LEGO Qualifier

No Playing Around

LEGO qualifier, competition this month

• “You’d be hard [pressed] to find a child that hasn’t played with LEGOs,” says Colleen Shaver, director of the robotics event group at WPI.

December 12, 2013
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WPI is getting ready to host a FIRST LEGO League (FLL) qualifying event on campus Dec. 14, and a LEGO RoboNautica competition Dec. 21.

FIRST — which stands for “For Inspiration and Recognition of Science and Technology” — was created by WPI alumnus Dean Kamen. (If that name sounds familiar, he’s the inventor of the Segway.) The company collaborates with LEGO and uses the iconic, colored building bricks to illustrate math, engineering, science and communication methods in collaborations with sponsors — such as WPI.

“It will give [students ages 9-14] the opportunity to learn more than they would in the classroom in a hands-on environment,” says Nicholas Galotti, a 2005 graduate of WPI who was first involved with FIRST as a student, in 1996, and went on to start the Burncoat FIRST Robotics team. “It aligns extremely well with the mission of WPI.”

Beginnings

The LEGO event RoboNautica kicked off WPI’s involvement with FLL, Galotti says, over a decade ago. In more recent years, WPI has become the only FLL full partner in Massachusetts. Instead of its being first-come, first-served, qualifying events were added to the competitions as participation and interest grew.

“The Burncoat FIRST Robotics team, which is sponsored by WPI, offered to run an event,” he says, and hosted it in the [Rubin] Campus Center.

Interest has taken off from there, according to Galotti and Shaver, with last year’s 36 teams turning into 42 teams this year. The events are so popular — with 360 teams in the state — that splitting up the Bay State into two regions for the qualifying tournaments and championship may soon be a reality, Shaver says. Massachusetts is one of the biggest FLL regions in all of the U.S. and Canada.

Shaver also first became involved in 1996 and participated in WPI’s FIRST team as a high-school freshman. “I quickly got hooked,” she says. She stayed in a support role for the robotics competitions through her undergraduate and graduate years, finally taking a job with FIRST in training and support, and then at WPI five years ago to head up its robotics tournaments.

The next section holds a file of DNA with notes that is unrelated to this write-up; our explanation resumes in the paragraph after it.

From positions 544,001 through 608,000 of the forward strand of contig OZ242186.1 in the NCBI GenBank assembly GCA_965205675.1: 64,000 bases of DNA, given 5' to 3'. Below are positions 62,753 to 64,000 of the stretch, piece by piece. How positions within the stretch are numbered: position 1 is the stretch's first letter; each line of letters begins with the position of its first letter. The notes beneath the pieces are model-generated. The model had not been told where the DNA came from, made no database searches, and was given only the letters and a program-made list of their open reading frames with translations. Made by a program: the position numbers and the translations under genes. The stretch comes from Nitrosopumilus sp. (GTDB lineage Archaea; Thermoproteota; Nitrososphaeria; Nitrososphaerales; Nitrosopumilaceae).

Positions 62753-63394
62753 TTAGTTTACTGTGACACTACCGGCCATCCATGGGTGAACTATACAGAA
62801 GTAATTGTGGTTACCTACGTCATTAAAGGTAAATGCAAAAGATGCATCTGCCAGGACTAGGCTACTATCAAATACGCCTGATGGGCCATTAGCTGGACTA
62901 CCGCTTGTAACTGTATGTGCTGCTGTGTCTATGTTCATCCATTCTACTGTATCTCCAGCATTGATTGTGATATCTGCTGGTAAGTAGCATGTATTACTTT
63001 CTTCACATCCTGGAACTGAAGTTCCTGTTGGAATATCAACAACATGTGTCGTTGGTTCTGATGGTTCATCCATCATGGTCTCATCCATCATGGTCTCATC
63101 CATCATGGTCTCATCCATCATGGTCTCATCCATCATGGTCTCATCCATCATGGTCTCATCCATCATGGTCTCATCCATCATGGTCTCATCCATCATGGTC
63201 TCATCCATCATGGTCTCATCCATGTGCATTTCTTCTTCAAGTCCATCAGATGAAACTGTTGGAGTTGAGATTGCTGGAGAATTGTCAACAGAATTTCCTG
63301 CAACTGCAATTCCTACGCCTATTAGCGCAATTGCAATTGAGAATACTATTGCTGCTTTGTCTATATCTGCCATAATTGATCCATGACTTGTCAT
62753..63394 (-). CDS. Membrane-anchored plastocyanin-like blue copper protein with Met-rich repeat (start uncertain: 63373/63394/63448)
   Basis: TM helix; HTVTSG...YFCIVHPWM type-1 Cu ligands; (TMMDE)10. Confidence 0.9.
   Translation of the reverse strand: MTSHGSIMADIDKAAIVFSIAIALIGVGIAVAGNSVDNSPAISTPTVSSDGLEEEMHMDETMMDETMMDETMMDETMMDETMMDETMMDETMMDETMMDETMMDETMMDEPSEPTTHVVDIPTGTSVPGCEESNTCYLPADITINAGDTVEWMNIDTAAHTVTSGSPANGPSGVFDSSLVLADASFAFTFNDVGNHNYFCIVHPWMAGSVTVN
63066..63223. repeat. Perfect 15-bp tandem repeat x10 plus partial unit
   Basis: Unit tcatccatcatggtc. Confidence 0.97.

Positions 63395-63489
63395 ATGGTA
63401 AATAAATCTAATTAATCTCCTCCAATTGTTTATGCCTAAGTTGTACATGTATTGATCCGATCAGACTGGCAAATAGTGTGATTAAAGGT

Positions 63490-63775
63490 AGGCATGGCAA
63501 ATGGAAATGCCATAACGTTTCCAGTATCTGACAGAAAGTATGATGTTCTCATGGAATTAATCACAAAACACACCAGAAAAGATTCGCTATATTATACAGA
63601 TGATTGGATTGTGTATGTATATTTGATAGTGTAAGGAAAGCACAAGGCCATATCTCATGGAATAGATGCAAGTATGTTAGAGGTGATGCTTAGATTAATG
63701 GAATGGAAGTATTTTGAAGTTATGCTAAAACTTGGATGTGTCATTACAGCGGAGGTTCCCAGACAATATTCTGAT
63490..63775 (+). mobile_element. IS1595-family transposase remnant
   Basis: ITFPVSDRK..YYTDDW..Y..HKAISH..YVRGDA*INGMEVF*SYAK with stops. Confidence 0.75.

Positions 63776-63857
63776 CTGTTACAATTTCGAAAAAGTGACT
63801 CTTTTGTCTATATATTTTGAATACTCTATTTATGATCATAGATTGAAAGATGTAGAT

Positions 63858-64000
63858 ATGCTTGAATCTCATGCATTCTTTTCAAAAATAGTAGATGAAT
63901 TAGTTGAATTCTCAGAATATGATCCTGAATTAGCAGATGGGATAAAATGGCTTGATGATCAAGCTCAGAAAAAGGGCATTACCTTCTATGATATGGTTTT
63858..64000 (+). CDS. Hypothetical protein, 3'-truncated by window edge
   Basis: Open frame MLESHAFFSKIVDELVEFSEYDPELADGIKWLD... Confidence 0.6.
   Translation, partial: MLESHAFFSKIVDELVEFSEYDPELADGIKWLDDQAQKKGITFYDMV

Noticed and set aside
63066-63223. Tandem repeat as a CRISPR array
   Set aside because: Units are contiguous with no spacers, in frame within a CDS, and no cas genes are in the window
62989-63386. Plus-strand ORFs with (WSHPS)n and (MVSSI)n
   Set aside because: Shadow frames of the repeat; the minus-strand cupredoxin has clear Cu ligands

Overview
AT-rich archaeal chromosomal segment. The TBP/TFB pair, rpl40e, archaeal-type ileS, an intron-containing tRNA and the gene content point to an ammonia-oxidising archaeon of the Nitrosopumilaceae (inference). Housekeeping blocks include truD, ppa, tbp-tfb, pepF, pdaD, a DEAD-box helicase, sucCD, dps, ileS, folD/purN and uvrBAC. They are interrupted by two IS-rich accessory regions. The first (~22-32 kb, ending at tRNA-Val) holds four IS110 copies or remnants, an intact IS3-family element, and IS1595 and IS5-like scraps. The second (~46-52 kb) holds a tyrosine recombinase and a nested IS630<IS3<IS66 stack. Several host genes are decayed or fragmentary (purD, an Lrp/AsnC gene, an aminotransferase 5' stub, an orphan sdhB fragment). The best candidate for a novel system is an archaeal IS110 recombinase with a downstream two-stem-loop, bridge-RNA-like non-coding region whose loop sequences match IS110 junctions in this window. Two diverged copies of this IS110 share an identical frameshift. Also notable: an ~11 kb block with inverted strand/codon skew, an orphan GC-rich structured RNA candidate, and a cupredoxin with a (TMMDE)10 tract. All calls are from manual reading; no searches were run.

This Year’s Competition

Shaver says 84 student teams will compete at RoboNautica; 82 will have advanced from the qualifying tournaments from all over the state, and two come from Jamaica, where there is no established FLL program. The team maximum is 10 members, but the average is 5-6 members.

Most teams are not formed by schools, but by parents or non-school groups. The remaining teams are school or teams formed as the result of an after-school group. But as long as team members are 9-14 years old, have 3-10 members and have an adult coach, anyone can compete.

Each year’s competition has a theme, and this year’s is “Nature’s Fury,” where team members build something that is related to extreme weather.

However, Galotti points out that it isn’t a simple matter of whichever team places highest gets in the qualifying top ten. The robotic creation is only a third of the content on which teams are judged. “There is also a project … where they must research a topic, find a problem, and create a solution. They then need to make a five-minute presentation to the judges and answer many more questions.” The teams’ ability to work together also plays a role in judging, he says.

Logistics and Support

Galotti says about 15 WPI students volunteer to help out with the qualifying event in terms of judging and other tasks. The other volunteers — upwards of 40 people — are all from the Burncoat Robotics team.

Shaver says coordination of competitions is no easy feat. “Particularly for the championship, we need to work with all the qualifying tournaments (eight in Massachusetts) to ensure the right teams move forward from the event,” she says. “Then all teams have to be registered, and information on the event distributed to the teams. And it isn’t just the students competing that have to be factored into the master plan. All bring coaches, parents, etc., which means detailed planning of space and traffic flow.”

Also, Shaver says, “to manage 84 teams we need about an equal amount of volunteers. Between recruiting about 50 professionals to be judges, and others to referee and manage teams, it takes a lot of people to make it happen.”

But to make it all worth it, the engineering skills that emerge from the interest in the childhood building blocks are a valuable starting point in education, says Shaver. “They can advance that interest by adding motors, a computer, and learning how to programand bring it to a whole new level.”

By Susan Shalhoub